Solo Exhibition at
Joan Hisaoka Healing Arts Gallery- Washington DC.
Dec. 2, 2022.
Khambalia, the Gallery manager, wrote an introductory
article in the inner page of the exhibition’s brochure:
Binary /ˈbīnərē,ˈbīˌnərē/ , noun, something such as a system
or description that has two parts, in which everything is
either one thing or the other.
To appreciate the wholeness of juxtaposing entities, one
must understand the balance that such relationships are able
to cultivate. The beauty of love v. hate, life v. death, war
v. peace, for instance, is that these themes are not
mutually exclusive. In fact, the presence of one is entirely
dependent on the existence of the other.
On canvas, Al-Sindy consciously paints the duality of human
experience to explore societal divisions apparent in the
complex relationships between themes such as love and hate,
war and peace, autonomy and dependence. Although seemingly
polar motifs, one can not exist without its counterpart.
From grayscale depictions of human form to vibrant displays
of gestural brush stroke, Al-Sindy invites the viewer to
contemplate the raw harmony found within the opposing nature
of our world. The moral dimension concerning Al-Sindy’s
aesthetics in Binaries can be regarded as a display of his
Qais Al-Sindy was born in Baghdad in 1967. After completing
his studies at Baghdad University College of Engineering, he
obtained both his BA and MFA from Baghdad University’s
Academy of Fine Art. Currently residing in California as a
multi-cultural artist, Al-Sindy takes responsibility in the
role of cultivating global harmony through his artwork. In
the 2018 interview with VoyageLA he regards the role of art
as “the most sophisticated weapon in this era, especially in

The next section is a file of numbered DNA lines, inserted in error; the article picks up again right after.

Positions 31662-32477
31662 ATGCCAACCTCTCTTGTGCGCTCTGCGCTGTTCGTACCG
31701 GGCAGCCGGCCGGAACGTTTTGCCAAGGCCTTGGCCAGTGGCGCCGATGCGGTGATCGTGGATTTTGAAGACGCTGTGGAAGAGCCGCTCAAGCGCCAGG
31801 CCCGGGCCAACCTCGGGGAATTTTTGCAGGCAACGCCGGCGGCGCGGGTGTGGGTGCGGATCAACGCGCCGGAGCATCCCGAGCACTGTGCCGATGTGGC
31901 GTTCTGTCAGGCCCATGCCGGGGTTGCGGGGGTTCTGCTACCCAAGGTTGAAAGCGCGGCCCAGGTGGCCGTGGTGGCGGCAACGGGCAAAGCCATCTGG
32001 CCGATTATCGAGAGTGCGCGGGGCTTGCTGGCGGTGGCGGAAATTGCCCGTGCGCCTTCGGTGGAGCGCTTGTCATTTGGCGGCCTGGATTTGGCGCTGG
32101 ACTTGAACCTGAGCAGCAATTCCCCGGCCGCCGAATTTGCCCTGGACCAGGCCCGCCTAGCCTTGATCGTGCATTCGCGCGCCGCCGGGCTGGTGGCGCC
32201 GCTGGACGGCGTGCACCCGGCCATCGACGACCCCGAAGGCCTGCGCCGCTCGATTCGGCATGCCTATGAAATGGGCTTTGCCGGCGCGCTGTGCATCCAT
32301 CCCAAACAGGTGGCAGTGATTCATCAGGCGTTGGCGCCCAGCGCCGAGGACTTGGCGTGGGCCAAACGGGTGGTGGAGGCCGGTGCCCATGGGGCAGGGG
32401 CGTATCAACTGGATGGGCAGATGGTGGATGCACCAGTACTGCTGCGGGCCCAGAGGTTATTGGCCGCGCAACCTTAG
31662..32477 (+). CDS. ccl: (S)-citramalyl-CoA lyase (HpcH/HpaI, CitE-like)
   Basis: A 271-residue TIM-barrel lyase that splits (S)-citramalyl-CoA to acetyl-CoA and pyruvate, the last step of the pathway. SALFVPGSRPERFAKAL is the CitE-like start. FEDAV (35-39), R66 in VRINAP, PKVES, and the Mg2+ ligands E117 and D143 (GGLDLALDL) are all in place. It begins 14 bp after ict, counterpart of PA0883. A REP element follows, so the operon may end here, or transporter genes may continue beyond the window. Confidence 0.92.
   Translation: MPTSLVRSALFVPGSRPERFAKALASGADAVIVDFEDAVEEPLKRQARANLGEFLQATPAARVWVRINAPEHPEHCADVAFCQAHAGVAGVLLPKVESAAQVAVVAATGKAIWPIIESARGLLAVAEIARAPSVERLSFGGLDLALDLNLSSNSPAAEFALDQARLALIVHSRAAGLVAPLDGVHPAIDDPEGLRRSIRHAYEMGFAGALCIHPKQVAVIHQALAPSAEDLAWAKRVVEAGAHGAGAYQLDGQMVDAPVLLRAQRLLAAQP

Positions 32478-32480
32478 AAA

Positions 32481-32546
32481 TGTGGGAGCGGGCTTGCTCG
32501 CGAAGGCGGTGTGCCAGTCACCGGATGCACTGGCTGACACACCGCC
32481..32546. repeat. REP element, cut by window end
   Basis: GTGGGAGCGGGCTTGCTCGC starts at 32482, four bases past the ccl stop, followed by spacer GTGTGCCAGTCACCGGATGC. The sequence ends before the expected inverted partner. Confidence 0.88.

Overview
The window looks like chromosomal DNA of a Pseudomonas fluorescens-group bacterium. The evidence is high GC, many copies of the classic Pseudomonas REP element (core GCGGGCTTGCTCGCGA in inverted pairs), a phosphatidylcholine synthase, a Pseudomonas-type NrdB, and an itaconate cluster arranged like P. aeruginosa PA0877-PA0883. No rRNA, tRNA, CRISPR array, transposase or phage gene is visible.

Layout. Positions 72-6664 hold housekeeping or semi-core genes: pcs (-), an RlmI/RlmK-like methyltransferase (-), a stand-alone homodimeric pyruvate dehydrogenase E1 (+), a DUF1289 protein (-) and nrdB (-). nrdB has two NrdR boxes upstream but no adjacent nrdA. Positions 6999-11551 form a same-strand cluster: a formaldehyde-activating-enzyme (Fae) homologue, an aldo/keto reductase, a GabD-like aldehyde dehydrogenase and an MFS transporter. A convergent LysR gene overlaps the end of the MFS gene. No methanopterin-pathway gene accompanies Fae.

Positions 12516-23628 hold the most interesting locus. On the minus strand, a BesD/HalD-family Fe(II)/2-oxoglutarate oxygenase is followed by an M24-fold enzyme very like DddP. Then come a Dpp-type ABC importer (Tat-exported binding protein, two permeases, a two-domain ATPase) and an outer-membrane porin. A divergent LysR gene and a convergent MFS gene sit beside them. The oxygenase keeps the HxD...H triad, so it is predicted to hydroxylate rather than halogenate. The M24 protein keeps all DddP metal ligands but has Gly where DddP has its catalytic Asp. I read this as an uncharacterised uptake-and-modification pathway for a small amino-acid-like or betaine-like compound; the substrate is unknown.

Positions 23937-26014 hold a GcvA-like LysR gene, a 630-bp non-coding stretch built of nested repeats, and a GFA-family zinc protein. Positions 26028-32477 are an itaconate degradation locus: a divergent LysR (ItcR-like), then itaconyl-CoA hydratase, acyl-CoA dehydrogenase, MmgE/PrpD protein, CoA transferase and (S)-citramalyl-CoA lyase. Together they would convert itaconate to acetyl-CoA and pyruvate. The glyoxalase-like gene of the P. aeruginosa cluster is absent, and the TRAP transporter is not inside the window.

a world desperate for the universal values of love and
Qais Al-Sindy, expressed his thoughts and conception about
the show via the synopsis:
As humans, we possess a natural instinct to categorize and
dichotomize the imaginable into disparate parts.
Life v. Death. Good v. Bad. Love v. Hate
These exemplary binaries evoke powerful and deep-rooted
memories of how human civilization has divided worlds,
societies, relationships, and even the inner self since the
beginning of time. In my own life within my homeland of
Iraq, I personally experienced and witnessed countless
binaries in many aspects of Iraqi society from dogma to
ideologies. Such binaries pitted against one another left
the country in disarray amidst conflict and chaos.
Dividing the world into two distinct sides or parts seems
quite simple and intuitive yet dangerous and destructive to
its growth and well-being. However, I believe that binaries
can be construed to create tolerance, unity and respect. A
binary does not necessitate conflict within itself but can
flourish in harmony. Indeed, it is essential that one part
requires the existence of another.
Death requires life. Bad requires good. Hate requires love.
Wholly united. United whole.